The third setting commits changes automatically if there are no staged changes.

The last setting allows the editor to automaticallty format code on every save event. Later on, when you press Ctrl+S, the code editor will apply TSLint formatting to the code.

After you modify these settings, your Workspace settings will be saved to the root of the saas folder inside .vscode/settings.json.

link Node, Yarn

Next, we need to install Node, since our servers are Node applications and many tools that we will use throughout the book require Node.

We recommend using nvm (Node Version Manager).

On Ubuntu, press Ctrl+Alt+T to open your terminal (alternatively, use the search bar to search for terminal).

  • Run the command below to install nvm:
    curl -o- | bash

  • Check the nvm version to confirm successful installation:
    nvm --version

  • Trigger nvm:
    . ~/.nvm/

  • Install Node 12.4.0:
    nvm install 12.4.0

  • Make it default:
    nvm alias default 12.4.0

  • Check Node version to confirm successful installation:
    node -v

Node version, as of writing this book, is 12.4.0.

Once Node is installed, we can install Yarn, a manager for third-party packages (also called dependencies or modules). Whenever we need to use code developed by other developers, we add the package name and version to a package.json file and run yarn in the app's directory. More on package.json in the next section.

Throughout this book, we are using Yarn instead of Npm package manager.

Install Yarn on Ubuntu as follows:

  • Configure the Debian package repository for Yarn by running the following two commands in your terminal:

    curl -sS | sudo apt-key add -
    echo "deb stable main" | sudo tee /etc/apt/sources.list.d/yarn.list
  • Then install Yarn with:

    sudo apt-get update && sudo apt-get install yarn
  • Check Yarn version to confirm successful installation:
    yarn -v

If you're using another operating system, find specific instructions here on Yarn's official website. Select your operating system from the "Operating system" dropdown menu.

In this book, the Yarn version is 1.19.0.

At this point, you have Node and Yarn installed on your local machine. Now we can create a Node app by defining a package.json file and installing third-party dependencies defined inside the package.json file using Yarn.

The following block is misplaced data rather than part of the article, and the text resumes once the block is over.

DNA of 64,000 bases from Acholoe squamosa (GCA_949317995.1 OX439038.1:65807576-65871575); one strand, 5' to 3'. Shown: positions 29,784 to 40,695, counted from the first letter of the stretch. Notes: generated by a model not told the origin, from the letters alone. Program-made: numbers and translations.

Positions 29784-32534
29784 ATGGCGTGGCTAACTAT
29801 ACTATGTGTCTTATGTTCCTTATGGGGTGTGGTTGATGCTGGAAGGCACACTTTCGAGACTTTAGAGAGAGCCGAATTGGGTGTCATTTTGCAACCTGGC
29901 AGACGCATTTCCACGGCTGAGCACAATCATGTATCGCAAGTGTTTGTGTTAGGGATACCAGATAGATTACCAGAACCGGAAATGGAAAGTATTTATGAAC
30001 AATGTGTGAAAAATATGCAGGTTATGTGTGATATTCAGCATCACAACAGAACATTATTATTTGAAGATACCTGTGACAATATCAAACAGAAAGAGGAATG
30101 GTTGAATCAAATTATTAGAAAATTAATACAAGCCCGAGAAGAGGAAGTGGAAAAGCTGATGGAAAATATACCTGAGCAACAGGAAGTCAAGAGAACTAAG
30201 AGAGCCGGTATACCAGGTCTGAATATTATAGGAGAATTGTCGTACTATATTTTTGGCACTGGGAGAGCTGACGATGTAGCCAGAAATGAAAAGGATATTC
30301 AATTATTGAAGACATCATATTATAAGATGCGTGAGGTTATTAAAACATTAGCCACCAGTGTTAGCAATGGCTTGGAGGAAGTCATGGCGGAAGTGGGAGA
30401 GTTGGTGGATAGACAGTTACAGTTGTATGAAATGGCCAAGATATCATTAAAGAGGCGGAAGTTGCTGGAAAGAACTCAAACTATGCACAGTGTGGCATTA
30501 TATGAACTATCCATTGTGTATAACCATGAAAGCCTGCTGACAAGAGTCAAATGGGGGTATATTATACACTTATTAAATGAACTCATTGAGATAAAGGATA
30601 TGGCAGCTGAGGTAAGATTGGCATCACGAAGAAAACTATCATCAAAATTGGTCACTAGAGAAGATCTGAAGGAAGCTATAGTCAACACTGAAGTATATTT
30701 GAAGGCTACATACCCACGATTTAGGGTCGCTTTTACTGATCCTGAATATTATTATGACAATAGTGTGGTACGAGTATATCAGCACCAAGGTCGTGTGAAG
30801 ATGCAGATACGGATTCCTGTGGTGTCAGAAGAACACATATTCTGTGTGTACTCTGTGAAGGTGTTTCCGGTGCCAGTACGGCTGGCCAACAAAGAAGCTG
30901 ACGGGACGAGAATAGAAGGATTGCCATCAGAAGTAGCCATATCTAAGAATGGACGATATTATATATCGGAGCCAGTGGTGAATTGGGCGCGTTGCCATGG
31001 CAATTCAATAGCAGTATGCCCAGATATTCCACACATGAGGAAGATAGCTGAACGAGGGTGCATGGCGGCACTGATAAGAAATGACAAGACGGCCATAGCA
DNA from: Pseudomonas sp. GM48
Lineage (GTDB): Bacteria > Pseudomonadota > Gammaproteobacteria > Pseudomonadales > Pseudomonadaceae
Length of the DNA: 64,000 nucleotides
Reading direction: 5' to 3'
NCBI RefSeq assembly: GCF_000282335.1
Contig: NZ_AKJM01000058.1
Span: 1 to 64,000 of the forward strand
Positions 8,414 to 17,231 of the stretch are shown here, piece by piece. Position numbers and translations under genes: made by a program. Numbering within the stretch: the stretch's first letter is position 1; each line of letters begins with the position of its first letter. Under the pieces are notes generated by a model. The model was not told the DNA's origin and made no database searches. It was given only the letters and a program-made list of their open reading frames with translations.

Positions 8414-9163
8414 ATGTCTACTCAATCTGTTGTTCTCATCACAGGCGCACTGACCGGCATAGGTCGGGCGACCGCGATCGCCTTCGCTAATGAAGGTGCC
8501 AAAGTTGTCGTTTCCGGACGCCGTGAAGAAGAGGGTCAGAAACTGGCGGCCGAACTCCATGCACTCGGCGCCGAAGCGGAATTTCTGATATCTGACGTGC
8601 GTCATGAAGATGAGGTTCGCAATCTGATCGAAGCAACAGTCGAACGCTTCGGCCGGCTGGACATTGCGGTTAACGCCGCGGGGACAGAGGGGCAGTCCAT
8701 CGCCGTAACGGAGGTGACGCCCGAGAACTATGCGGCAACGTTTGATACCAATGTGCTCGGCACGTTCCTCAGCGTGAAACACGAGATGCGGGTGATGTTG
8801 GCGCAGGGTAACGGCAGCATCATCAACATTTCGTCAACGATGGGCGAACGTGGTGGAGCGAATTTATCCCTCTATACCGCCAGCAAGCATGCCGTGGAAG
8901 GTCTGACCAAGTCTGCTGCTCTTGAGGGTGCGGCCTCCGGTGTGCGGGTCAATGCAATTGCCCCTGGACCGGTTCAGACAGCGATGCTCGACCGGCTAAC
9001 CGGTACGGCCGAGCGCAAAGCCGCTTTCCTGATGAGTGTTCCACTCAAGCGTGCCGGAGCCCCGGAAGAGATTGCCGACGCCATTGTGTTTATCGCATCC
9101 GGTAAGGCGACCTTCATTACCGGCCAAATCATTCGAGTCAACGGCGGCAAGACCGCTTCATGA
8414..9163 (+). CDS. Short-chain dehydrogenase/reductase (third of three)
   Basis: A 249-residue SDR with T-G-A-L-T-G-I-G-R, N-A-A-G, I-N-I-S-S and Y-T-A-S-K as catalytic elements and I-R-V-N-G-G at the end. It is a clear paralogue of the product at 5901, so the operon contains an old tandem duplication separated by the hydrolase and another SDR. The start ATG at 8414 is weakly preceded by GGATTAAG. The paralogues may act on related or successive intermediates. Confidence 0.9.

link package.json

As mentioned earlier in this chapter, the final app will consist of app and api servers plus a lambda function. We discuss app server setup in this chapter and introduce api server in Chapter 3.

Both app and api servers are Node applications. Every Node application requires a configuration file: package.json.

On your VS code editor, open the cloned saas repo, navigate to the book/1-begin/app folder and create a package.json file.

package.json should contain the app's metadata such as:

  • name,
  • version,
  • scripts,
  • dependenices (described by name and version), among many other required and optional properties.

Read the official docs on other metadata inside the package.json file. For example, the parameters keywords and license are optional, while parameters name and version are required.

Open your newly created package.json file and add following content to it:
package.json :

    "name": "1-end-app",
    "version": "1",
    "license": "MIT",
    "scripts": {
        "dev": "next",
        "build": "next build"
    "dependencies": {
        "dotenv": "^8.1.0",
        "next": "9.0.7",
        "react": "16.10.1",
        "react-dom": "16.10.1",
        "typescript": "3.6.3"
    "devDependencies": {
        "@types/node": "12.7.9",
        "@types/react": "16.9.4",
        "@types/react-dom": "16.9.1",
        "@typescript-eslint/eslint-plugin": "^2.4.0",
        "@typescript-eslint/parser": "^2.4.0",
        "eslint": "^6.5.1",
        "eslint-config-prettier": "^6.4.0",
        "eslint-plugin-prettier": "^3.1.1",
        "prettier": "^1.18.2"

You can see required metadata like name and version (version has a format of major.minor.patch).

The dependencies section contains a list of third-party packages that we need in production and development environments. To install all packages from package.json, simply run yarn in your terminal while inside the app directory.

The devDependencies section contains dependencies that our app uses in development but not in production. Typically, developers use packages in devDependencies to run tests, compile code, or lint code locally. Useful locally but not required in production.

If you see no ^ (caret) and no ~ (tilde) in front of the major.minor.patch version number, then when you run Yarn or Npm, you will install an exact version of the package.

However, if you use ^1.0.0 instead of 1.0.0, then if a version with a higher minor number is available, you may install 1.1.0 instead of 1.0.0.

If you use ~1.0.0 instead of 1.0.0, then if a version with a higher patch number is available, you may install 1.0.1 instead of 1.0.0.

To check if Yarn successfully installed the packages, check the autogenerated node_modules folder or yarn.lock lockfile at the app root directory. The former folder contains the code of third-party packages, and the latter file contains the exact versions of packages and packages they depend on.

The section of package.json called scripts contains shortcuts for commands. At the end of this book, in Chapter 10, the scripts section will contain the following command:

"build": "next build && tsc --project tsconfig.server.json"

You can see that is much easier to type yarn build in your terminal window than yarn next build && tsc --project tsconfig.server.json. Thus, scripts are essentially shortcuts.

In this chapter, the commands are still short enough that shortcuts are not as useful, but they will become more useful as you progress.

We will discuss the dev and build scripts later in this chapter, in section app server.

We can also prepend any command with a so-called environmental variable, for example:

"build": "NODE_ENV=production next build && tsc --project tsconfig.server.json"

But it is better not to store environmental variables (which are typically secret) in package.json. More about this in section Environmental variables.

If you ran the yarn command inside the 1-begin/app folder and found the newly generated node_modules and yarn.lock, then you successfully installed all packages we need for Chapter 1. We will discuss each installed package as we go.

You've reached the end of the Chapter 1 preview. To continue reading, you will need to purchase the book.

The price will become $249 at midnight of December 31, 2020.